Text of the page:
03/05/05 - Posted from the Daily Record newsroom
Lake panel urges care in selecting fertilizer

Signs ask buyers to avoid phosphorus-based products

By Rob Jennings, Daily Record


The Lake Hopatcong Commission, the four-year-old governing body for New Jersey's largest lake, will spend up to $800 on signs promoting "lake-friendly" fertilizers, officials said Friday.

Two different signs will be printed once officials award a contract, commission chairman Art Ondish said.

The first sign, which Home Depot and other stores have agreed to post, will read that "we sell lake-friendly fertilizers as recommended by the Lake Hopatcong Commission," Ondish said.

The second sign, to be placed at other locations, will read, "please use lake-friendly fertilizers," Ondish said.

Ondish, who is Mount Arlington's mayor, has been leading the 11-member commission since last year.

All four municipalities bordering Lake Hopatcong -- Jefferson, Roxbury, Mount Arlington and Hopatcong -- have ordinances barring the use of phosphorus-based fertilizers.

Phosphorus spurs weed growth, a particularly vexing problem at Lake Hopatcong. The commission was established in January 2001 in response to complaints about insufficient resources being allotted to weed harvesting.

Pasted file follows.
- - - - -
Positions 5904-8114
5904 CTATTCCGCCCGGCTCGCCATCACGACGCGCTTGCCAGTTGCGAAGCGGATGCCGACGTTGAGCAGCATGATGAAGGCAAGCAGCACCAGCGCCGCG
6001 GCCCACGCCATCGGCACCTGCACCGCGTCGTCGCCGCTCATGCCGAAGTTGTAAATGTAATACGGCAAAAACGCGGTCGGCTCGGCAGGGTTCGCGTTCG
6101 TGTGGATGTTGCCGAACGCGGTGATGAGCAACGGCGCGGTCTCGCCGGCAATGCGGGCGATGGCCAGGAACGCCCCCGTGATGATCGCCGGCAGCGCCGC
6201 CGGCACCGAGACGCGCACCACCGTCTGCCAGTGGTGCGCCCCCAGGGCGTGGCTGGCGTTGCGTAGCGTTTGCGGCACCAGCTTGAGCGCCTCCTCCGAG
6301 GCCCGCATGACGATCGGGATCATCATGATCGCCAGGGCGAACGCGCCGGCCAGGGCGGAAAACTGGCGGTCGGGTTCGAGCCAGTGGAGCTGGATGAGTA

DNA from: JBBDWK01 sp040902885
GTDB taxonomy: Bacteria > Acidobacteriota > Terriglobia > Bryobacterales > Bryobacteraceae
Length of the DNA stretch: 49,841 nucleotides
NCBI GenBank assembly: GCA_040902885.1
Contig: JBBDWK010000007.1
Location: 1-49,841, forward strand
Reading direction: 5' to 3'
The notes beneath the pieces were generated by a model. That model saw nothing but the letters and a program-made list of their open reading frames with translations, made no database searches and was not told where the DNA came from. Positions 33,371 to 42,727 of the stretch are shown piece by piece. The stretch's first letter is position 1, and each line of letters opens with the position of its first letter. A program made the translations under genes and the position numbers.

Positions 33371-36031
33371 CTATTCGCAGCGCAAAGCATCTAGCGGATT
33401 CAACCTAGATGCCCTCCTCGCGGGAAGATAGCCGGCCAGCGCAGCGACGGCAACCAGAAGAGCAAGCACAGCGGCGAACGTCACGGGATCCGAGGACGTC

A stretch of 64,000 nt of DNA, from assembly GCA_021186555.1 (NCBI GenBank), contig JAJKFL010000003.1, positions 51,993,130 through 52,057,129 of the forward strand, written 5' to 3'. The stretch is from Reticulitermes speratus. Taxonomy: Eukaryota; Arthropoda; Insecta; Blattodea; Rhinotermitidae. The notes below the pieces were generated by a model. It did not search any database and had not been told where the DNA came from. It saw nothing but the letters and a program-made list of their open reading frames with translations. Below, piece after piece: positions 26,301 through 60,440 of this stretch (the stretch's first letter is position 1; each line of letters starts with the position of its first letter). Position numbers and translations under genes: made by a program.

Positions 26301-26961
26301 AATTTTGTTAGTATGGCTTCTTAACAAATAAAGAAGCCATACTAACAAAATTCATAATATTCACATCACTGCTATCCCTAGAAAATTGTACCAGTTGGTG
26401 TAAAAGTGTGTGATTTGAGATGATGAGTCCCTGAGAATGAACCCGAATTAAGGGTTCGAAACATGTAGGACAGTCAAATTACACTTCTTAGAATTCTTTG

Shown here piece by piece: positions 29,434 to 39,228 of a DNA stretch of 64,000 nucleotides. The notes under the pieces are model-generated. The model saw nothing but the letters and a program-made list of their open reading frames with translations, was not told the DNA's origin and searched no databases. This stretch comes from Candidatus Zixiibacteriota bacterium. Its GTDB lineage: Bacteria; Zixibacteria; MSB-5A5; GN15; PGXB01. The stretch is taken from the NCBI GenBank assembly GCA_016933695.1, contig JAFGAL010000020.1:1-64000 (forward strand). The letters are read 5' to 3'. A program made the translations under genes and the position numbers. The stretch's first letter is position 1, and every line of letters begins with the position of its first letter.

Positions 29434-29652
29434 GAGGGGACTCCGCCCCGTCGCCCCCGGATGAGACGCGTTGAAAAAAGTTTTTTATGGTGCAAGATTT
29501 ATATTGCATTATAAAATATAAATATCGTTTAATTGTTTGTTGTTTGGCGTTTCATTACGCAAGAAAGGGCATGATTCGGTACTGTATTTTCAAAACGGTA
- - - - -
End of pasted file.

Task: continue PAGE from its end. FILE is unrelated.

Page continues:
The anti-phosphorus laws, though, are hard to enforce and rely on cooperation from homeowners, said Sam Hoagland of Hopatcong, a former lake commissioner who proposed the signs.

It was not immediately clear when the signs would be in place, but Ondish said it would be in time for spring yard work.

Hoagland, a seven-year resident who serves on Hopatcog's environmental commission and planning board, is enthusiastic about the project.

"I got pumped up about this. It's really a great thing," he said.

The ordinances in the four lakefront municipalities are wide-ranging, he said.

Hopatcong stipulates a warning for first offenses followed by fines of up to $100 for ensuing offenses, whereas Roxbury violators risk up to a 90-day jail term and $1,000 fine, Hoagland said.

Hoagland said he did not know of any instances where a homeowner was cited for illegally using a phosphorus-based fertilizer.